Surya Chandra (meaning “Sun and Moon” in Yogic Sanskrit) intimates and activewear is made from bamboo fabric sourced from South East Asia through a supplier in Cape Town. When asked about the highly contested use of bamboo, Mikayla acknowledges the controversial manufacturing process but says: “Just like other cellulose-based clothing, in the right conditions bamboo fibre is biodegradable in soil. When it has reached the end of its life, bamboo clothing/underwear can be composted and disposed of in an organic and environmentally-friendly manner.”

Mikayla started off with the bamboo bell-bottom yoga pants and realised she could use the offcuts to create an intimate range to eliminate waste. The smallest scraps are used to make hair scrunchies.

Surya Chundra uses non-toxic, non-thirsty dyes made in Cape Town. Bamboo fabric is characterised as having a non-thirsty wet process because it  accepts organic and natural dyes more rapidly and thoroughly than cotton or viscose and rayon. Like Fleur Intimates, they operate on a make-to-order business model so all fabric is undyed until a customer places an order in the style and colour of their choice.

While there is still wide-spread debate around the fast-growing grass now pegged as the ‘eco-crop’ due to it’s contested manufacturing process which uses a large amount of chemicals, Mikayla says: “In South Africa we only have a few farmers in the beginning phases of growing bamboo. This brings a wide untapped market and the opportunities are endless and our poorer communities can hugely benefit from it for low cost housing. I hope this article enlightens a few and inspires more self-sustaining, circular economies so that we can get this going here in South Africa.”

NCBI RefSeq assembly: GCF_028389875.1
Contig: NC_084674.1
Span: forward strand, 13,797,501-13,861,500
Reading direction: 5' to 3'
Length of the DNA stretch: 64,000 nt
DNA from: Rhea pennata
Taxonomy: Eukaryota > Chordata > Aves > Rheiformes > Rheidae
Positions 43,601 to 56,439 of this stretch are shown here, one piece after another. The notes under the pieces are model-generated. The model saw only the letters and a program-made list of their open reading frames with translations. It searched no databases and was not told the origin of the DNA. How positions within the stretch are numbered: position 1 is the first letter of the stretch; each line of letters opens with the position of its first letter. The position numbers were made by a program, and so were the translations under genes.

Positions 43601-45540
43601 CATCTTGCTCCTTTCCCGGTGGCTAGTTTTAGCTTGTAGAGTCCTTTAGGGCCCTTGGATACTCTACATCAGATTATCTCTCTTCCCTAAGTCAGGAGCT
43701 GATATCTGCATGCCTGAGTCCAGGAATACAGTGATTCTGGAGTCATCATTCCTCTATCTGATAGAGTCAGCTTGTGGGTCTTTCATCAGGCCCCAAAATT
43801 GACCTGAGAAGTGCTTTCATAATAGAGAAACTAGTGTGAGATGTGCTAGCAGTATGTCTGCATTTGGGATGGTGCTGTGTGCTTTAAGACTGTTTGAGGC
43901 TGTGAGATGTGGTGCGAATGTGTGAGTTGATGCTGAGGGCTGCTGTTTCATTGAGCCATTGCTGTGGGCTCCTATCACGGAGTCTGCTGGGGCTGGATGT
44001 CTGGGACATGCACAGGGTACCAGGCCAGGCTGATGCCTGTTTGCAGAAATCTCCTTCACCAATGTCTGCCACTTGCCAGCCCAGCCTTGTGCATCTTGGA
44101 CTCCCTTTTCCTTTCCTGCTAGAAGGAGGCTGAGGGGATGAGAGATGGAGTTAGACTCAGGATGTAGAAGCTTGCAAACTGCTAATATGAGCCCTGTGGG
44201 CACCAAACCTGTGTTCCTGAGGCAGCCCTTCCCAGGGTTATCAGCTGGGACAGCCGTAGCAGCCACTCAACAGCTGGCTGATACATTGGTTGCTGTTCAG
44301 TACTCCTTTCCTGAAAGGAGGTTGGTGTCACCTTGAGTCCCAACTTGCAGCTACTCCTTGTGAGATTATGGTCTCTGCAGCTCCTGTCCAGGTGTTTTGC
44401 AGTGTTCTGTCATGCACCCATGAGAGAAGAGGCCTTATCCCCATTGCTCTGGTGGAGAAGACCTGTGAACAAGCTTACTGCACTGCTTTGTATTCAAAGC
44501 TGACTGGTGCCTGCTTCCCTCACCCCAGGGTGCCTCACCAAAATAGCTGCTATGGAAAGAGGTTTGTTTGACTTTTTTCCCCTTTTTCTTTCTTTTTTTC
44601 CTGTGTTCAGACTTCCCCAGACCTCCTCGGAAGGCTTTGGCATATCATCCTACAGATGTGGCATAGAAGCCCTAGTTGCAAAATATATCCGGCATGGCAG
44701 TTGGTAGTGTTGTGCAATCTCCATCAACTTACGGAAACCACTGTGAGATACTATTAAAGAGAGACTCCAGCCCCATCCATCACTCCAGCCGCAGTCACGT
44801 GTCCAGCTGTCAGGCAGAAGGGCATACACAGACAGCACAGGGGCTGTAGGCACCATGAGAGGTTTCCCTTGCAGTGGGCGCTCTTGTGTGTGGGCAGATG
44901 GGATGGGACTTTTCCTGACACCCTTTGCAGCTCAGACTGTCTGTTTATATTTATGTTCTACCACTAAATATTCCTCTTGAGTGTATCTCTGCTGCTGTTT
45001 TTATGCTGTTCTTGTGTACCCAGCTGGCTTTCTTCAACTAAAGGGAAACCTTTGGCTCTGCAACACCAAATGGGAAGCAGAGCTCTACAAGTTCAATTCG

• Cost: from R240.00
  • Visit their website here

Sexy Jocks


Cape Town-based Sexy Socks started as a funky sock retailer but has recently expanded its arsenal to include conscious, sustainable and ethically-made mens jocks. Founder and director of Sexy Socks, Dave Hutchison sources end-of-roll or offcut fabric destined for the landfill. This fabric is given to Sexy Socks’s team of women  CMTs who cut, dye, knit and manufacture the jocks. Every pair of Sexy Jocks bought helps to create employment in factories that aim to uplift women.

Dave is transparent about the pitfalls of packaging and sourcing fibres. He says they are still navigating some of the challenges within the sustainable design model.

  • Cost: from R199.00
  • Visit their website here

Image credits: 

  • Feature Image: Takkleberry – Supplied
  • Fleur Intimates: Supplied
  • Surya Chandra: Beverley Anne Page @bevfairylove
  • Sexy Socks (Jocks): Supplied